The heads of the lead U.S. intelligence agencies warned that Russia intends to use cyberattacks, propaganda, and other tactics to try and influence upcoming elections for the U.S. Congress and in some European countries.
Mikheil Saakashvili was defiant in remarks he made in Warsaw one day after he was seized in Kyiv and banished to Poland, vowing to push ahead with his struggle against Ukraine's leadership.
City councilors traded blows at a meeting in Yerevan after an official tried to show the mayor a bottle of waste water as evidence of some neighborhoods' overflowing sewers.
Anzhelina Diash, a member of the Femen activist group, has protested against three presidents already. She’s facing prison time, and has lost her job as a kindergarten teacher.
[Excerpt from Current Time TV’s daily, first-read for Russian-speaking audiences.]
Russian President Vladimir Putin has declined his entitlement to free air time on federal TV channels during the election campaign. At the same time, the First Channel, the country’s leading network, has scheduled a prime-time slot to air, for a second time, Oliver Stone’s film about the president. Presidential candidates Grigory Yavlinsky and Ksenia Sobchak have accused the channel of illegal campaigning.
In remarks on February 14, Kremlin spokesman Dmitry Peskov continued to distance the government from reports that several Russian mercenaries -- and possibly dozens -- died after staging an attack on U.S. forces and their allies in Syria on February 7.
NATO Secretary-General Jens Stoltenberg and the United States are urging Hungary and Ukraine to resolve their differences over Ukraine's new minority language law, which prompted Hungary to block a NATO ministers' meeting with Ukraine this week.
The Lausanne-based World Chess Federation (FIDE) disclosed on February 13 that Swiss bank UBS closed its accounts more than two years after the organization’s president, Russian millionaire Kirsan Ilyumzhinov, was added to a U.S. sanctions list.
A Russian court has concluded that Yulia Savinovskikh, a 40-year-old mother in the Russian city of Yekaterinburg, wants to be a man, despite the fact that she was born a woman, her passport says she’s a woman, she is married to a man, has never had sex-reassignment surgery, and publicly insists she is a woman.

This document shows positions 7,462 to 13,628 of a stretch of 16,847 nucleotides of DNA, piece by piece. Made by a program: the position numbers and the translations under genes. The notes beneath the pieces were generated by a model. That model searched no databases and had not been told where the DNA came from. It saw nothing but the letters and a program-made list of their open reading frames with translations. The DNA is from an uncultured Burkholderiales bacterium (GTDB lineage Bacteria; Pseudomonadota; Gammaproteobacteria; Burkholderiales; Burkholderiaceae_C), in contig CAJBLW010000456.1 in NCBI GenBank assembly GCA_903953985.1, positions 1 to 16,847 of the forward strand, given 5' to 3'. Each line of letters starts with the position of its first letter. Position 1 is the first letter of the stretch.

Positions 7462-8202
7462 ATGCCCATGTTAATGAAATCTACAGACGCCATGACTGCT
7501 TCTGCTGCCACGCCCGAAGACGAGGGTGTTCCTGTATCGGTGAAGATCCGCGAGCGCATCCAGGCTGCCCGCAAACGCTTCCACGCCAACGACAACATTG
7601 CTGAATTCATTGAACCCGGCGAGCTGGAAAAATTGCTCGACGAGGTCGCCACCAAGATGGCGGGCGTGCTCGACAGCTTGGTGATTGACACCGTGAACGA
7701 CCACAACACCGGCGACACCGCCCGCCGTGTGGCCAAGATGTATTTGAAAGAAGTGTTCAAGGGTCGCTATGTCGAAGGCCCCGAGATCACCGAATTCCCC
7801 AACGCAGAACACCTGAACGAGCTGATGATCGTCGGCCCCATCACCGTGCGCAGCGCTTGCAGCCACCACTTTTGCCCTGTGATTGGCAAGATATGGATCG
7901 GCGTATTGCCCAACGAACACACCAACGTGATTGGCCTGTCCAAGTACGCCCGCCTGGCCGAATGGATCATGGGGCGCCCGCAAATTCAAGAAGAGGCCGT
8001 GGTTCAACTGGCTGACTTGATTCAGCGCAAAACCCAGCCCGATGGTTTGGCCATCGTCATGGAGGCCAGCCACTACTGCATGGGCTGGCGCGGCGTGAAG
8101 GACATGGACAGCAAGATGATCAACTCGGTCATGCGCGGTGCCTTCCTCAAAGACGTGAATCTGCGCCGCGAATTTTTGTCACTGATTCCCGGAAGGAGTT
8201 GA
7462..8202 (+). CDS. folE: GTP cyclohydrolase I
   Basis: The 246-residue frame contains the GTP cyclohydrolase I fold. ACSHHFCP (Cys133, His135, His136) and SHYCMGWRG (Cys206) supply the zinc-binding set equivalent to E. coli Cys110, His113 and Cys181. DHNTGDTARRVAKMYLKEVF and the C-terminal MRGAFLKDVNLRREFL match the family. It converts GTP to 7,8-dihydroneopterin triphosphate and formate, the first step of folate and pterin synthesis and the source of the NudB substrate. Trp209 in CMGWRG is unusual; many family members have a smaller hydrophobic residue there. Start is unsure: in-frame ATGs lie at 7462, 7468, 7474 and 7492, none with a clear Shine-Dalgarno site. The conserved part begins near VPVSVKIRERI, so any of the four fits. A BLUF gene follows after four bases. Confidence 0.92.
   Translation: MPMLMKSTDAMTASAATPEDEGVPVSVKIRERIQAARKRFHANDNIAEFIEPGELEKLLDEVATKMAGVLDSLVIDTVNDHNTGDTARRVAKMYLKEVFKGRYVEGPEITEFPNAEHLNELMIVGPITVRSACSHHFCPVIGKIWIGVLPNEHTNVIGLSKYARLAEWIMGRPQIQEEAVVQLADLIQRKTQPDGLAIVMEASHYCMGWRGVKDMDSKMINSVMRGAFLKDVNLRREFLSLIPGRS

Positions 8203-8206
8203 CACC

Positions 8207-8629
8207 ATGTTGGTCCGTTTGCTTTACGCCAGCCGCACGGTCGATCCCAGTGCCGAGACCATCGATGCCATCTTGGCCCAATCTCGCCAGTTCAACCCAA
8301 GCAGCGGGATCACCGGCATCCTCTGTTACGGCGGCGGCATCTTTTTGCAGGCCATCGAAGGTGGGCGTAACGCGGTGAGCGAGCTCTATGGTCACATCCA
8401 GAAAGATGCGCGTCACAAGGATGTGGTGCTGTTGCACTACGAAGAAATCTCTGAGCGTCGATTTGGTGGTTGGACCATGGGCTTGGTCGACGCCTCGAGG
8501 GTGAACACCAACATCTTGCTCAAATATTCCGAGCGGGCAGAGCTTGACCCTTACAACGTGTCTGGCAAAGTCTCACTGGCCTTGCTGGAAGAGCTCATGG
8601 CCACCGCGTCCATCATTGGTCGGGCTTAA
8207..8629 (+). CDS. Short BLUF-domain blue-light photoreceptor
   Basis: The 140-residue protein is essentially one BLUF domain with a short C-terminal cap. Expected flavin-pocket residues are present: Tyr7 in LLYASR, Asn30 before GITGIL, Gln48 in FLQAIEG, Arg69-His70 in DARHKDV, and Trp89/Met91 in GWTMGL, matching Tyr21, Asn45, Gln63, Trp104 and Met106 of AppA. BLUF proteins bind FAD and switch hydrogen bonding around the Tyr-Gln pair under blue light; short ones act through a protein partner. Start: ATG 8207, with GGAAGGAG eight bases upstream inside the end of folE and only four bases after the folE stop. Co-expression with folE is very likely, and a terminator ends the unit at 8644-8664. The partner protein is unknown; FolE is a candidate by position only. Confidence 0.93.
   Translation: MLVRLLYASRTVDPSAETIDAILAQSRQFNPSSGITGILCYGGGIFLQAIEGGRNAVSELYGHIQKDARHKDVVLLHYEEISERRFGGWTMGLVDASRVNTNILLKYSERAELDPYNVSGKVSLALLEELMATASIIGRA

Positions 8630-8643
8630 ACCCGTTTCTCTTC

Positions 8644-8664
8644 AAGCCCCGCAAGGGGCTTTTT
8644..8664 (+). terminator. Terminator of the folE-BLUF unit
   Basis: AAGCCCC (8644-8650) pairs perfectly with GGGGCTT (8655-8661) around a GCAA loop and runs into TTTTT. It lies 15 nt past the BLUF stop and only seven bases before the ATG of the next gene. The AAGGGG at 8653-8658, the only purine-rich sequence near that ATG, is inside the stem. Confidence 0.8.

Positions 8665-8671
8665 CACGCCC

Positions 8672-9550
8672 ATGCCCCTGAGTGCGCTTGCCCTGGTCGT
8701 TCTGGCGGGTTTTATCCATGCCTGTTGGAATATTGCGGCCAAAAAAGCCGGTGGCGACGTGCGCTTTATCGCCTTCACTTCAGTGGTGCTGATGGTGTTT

Growth in lending exceeded growth in savings in Russia in 2017 for the first time in several years, as people seek to maintain their standard of living by taking on more debt. Polls show that those who have either personal or family savings fell from 39 to 31 percent, and those who have no savings at all increased from 59 to 67 percent over the course of the year. (Russian Service)
The mayor of the Ukrainian Black Sea port city of Odesa, Hennadiy Trukhanov, was detained on February 14 upon arrival from abroad on suspicion of embezzlement.
The U.S. government has transferred 2,500 night vision devices, worth $5.8 million, to the Ukrainian military. Ukraine’s defense ministry told the media earlier this month that the country’s military has received almost $247 million in international technical and humanitarian assistance since 2014. (Ukrainian Service)
RFE/RL’s Uzbek Service is reporting that Uzbekistan's top tax and customs agencies are being searched, their documents seized, and employees questioned in a large-scale operation in Tashkent. In addition, military trucks have been deployed to restrict entry and exit from the compound that houses the Tax Committee.
The future of Olympic boxing hangs on Gafur Rakhimov -- a controversial sports administrator blacklisted by the U.S. Treasury Department as “one of Uzbekistan’s leading criminals” and an alleged key figure in the heroin trade.
Kyrgyz journalist Elnura Alkanova has been charged with illegally obtaining commercial secrets and making them public as a result of an investigative report about a luxury housing compound.
Authorities in northern Turkmenistan are reported to be considering the confiscation of "surplus" flour from people amid severe shortages of the staple.